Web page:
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About The Sunday Oregonian. (Portland, Ore.) 1881-current | View This Issue
TIIE SUNDAY ' OKEGOXIAX, PORTLAND, FEBRUARY " 3, 1918.
PRESS OF GERMANY
Anniversary of Unrestricted
Submarine Warfare Is
GREAT RESULTS CLAIMED
imtrrdaa HandrNblad rnbllsbra
jHTtcl JHsrrsaarnls Msowlng Slrps
That Led to Adopt too of Italtf
Jcsa folic bjr Raiser.
lOTiVOS. Trh. ?. Tl German ns
Vaper claim that In ttie first year of
the unrestricted submarine warfare
.04.4 looa of allied nl neutral
shipping were nek and that only 4.-
.U tone have been built to offset
A showtnc how unreliable I th
Information which the German author!
t ai out. the Associated iTeaa
a il homed to stale that the claim pu
r-rd xae:erale the actual ton
lost be mora than a per rent.
The total net lose of the world'
v-eancotnc tonnage since tha ou'.brea
' the war. in-I'xlmc tria loaa by ma
" rik wen na bjr enemy action.
M allowing for enemy tonnage rap'
tired, tmounlj to lss than J.eee.eoO
tn; or. roue My. pr cant of th
1 mum available at the outbreak of
ruthless war la tha only chanco t d
feat Oreat Britain and obtain a firm
Although tha expert differed aa
tha prospect of war with tha United
Slates, nooa of them advised again
tha L'-boet war on that account.
On tha third queatlon all tha expert
a a reed that tha internal altuatlon de
mended a draatlc remedy. II
"The moat draatle meaaurea ara ad
visable owing to tha feeling of th
nation. Tha nation will aland by th
government, bat not If It ylelda
thraata from America. 8urh weakneaa
would land to aertoua consequences.'
Daaarda a ad t'araa rerwra.
It la sstlte poaelbla that Oerman
will be unable to hold oat." aaid Herr
Schmidt. "Mors draatle atepa should
be taken kef ore . disorder and unreel
artaea In tha agricultural district
arh day'a delay means trouble.
Herr fcngelhard cava bla opinion
"A few weeks delay may render oven
unrestricted warfara abortive of good
Herr von Flnrk said:
A -treat maaa of our peopla ara at
tha and of their resources.
POTATO IS SUBSTITUTE
riR(Ht- RATIO IS POIND
I'LOI R TO TH O OF Pl l)S.
AMSTERDAM. Feb, I. Tha aertHoffl
rial. -Nordayuix-he Allaemelna tltun
and other rWlin newspapers publl:
a runes on ins anniversary of unre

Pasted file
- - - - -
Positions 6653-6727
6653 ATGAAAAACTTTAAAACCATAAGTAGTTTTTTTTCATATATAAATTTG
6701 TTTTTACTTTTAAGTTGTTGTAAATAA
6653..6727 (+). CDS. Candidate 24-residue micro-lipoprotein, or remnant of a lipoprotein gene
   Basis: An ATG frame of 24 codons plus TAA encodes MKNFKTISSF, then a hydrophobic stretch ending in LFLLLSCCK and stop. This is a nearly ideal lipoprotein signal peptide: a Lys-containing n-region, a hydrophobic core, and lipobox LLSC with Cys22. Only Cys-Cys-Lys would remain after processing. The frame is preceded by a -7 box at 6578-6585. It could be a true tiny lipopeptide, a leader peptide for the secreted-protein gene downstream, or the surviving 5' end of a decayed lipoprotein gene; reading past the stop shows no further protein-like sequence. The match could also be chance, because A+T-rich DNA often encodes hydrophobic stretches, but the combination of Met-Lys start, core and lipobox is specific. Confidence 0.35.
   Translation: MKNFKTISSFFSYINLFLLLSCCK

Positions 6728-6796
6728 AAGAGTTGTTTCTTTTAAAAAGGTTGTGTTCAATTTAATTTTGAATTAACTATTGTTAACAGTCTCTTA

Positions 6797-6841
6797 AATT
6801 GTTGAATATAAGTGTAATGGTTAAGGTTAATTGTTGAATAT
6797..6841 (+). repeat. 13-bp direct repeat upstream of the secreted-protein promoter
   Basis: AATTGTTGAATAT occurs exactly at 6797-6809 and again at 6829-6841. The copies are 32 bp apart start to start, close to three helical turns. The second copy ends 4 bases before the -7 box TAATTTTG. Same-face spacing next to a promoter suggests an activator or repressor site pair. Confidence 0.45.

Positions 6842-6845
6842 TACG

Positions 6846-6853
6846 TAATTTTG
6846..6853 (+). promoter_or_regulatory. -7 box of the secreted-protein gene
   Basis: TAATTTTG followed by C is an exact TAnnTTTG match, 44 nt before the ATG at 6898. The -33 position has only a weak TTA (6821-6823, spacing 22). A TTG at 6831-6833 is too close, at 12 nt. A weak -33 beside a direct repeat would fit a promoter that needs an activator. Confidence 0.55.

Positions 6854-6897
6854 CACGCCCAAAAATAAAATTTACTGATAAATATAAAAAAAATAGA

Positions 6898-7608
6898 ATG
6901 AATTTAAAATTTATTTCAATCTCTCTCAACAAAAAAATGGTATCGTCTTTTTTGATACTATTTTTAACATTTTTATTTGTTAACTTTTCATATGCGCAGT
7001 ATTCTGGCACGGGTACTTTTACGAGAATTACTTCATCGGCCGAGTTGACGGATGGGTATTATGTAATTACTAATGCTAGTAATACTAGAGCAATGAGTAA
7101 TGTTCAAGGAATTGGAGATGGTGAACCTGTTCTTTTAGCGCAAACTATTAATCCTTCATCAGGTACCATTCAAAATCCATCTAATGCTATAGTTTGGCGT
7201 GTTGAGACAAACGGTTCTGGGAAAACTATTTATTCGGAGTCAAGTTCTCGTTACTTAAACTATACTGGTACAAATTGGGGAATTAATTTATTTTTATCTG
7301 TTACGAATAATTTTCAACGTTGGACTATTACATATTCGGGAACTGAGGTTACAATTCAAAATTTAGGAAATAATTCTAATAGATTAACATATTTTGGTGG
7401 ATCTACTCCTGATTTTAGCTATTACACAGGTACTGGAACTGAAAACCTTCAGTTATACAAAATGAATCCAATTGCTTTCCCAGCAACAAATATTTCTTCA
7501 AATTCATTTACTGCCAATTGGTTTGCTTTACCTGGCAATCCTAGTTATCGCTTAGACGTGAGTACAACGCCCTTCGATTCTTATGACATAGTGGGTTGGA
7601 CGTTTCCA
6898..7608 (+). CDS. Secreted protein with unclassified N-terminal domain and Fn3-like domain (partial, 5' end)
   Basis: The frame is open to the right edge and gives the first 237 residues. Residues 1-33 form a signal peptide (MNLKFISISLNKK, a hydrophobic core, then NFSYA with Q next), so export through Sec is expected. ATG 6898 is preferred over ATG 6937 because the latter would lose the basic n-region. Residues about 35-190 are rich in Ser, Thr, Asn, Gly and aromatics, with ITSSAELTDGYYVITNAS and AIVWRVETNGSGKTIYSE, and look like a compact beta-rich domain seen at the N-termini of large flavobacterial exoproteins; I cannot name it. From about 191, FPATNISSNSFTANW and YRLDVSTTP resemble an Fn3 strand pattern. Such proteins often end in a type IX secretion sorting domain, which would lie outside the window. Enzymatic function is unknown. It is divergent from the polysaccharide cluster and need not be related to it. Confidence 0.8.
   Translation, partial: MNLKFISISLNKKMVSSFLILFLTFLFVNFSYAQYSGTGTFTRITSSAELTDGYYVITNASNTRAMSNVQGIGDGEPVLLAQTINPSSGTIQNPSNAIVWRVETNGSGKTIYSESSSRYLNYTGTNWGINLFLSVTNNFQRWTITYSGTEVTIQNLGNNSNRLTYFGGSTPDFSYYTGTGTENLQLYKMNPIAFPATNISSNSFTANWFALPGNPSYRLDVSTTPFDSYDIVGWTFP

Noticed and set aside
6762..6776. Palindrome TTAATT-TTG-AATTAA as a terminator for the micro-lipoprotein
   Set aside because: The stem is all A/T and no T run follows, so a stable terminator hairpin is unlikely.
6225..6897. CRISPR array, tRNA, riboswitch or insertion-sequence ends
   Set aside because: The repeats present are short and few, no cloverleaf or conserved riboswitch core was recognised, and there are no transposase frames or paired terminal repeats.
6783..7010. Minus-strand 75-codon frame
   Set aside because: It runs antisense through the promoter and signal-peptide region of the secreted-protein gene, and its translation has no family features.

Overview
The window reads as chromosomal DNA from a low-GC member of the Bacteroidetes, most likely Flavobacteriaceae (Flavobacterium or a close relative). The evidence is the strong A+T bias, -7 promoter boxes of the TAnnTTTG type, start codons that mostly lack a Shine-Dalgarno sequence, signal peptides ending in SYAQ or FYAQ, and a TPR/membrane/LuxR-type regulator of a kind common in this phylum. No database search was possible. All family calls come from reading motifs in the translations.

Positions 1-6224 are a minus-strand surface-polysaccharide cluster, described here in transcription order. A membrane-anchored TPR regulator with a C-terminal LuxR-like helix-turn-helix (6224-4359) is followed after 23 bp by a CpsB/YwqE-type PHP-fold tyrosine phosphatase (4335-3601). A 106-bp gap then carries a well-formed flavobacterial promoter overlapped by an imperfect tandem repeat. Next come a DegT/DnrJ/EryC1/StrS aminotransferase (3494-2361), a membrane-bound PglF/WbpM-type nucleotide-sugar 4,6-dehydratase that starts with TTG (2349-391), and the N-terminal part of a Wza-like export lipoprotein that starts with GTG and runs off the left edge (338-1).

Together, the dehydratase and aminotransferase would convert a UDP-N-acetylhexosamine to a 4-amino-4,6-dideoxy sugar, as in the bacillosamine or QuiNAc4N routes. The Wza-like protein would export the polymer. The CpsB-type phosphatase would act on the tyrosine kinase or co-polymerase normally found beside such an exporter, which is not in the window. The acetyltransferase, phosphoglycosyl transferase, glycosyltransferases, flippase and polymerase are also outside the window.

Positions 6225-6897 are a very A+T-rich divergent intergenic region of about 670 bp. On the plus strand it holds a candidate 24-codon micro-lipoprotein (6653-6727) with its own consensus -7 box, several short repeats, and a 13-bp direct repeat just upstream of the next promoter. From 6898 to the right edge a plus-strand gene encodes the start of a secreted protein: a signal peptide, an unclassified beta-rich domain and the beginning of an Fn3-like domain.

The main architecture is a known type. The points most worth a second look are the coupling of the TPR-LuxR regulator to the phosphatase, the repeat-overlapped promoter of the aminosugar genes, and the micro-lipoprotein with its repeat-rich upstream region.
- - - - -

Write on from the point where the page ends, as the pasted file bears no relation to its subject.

Sirlcled submarine warfara. They trior!
1' he l-boat aa a "weapon wblrh has
achieved strategic and moral results,
particularly again! Ureal Hrltalii. In
lis world poelttun."
omelal Hereels rakllebed.
Tha llandelsblad yesterday pub-
lirhed a series of documents obtained
aecretly from Herman archives show
Ins; tha atepa which led to tha adoption
ky Germany of her unrestricted sub-
marina campaign a year iia Tha fol
luwing Is a summary of tha documents
"At tha cloea of 11 tha Oerraan
Admiralty prepared a memorandum to
how that unrestricted U-boat warfara
would compel Orcat Britain to sua for
ae within six months. Tha wording
of this memorandum Indicates that tha
Admiralty already had decided to adopt
thia Intensified warfare, but desired
eonvlnee tha Fmperor. tha Imperta
'hancellor and tha Foreign Office of
tha certainty of the food results on
economic and general around, rather
lhaa merely on military a rounds.
Early Callatsea Uedaced.
"Accordingly tha memorandum based
Its arguments on stattstlca of food
j-rtcea. freight and Insurance rates In
f.reat Britain. It pointed out tha ef
recta which even tha restricted sub
marina war had shown on prices of
the aseential commodities, on tha bal
ance af trade and on the morale of tha
Kngtlsft people, and deduced from this
hat wth unrestricted submarine war
fara England could hold out only a
bort period against hea factors."
Tha memorandum first waa sub
mitted to Ir. voo Fethmann-liollwva.
ma imperial f hancellor. and then t-
I-r. Karl Jleirferlch. vice-chancellor
Tha latter rejected It on tha ground
lhat it waa impossible to aet a limit
on Fnclands Maying power In tha
abiance of authentic estimates of her
stocks an Band, and also because) be
feared tha action which would result
from neutrals, especially the United
Tha authors of the memorandum then
s-nt a reply. .In which they pointed out
the gravity of tha International situa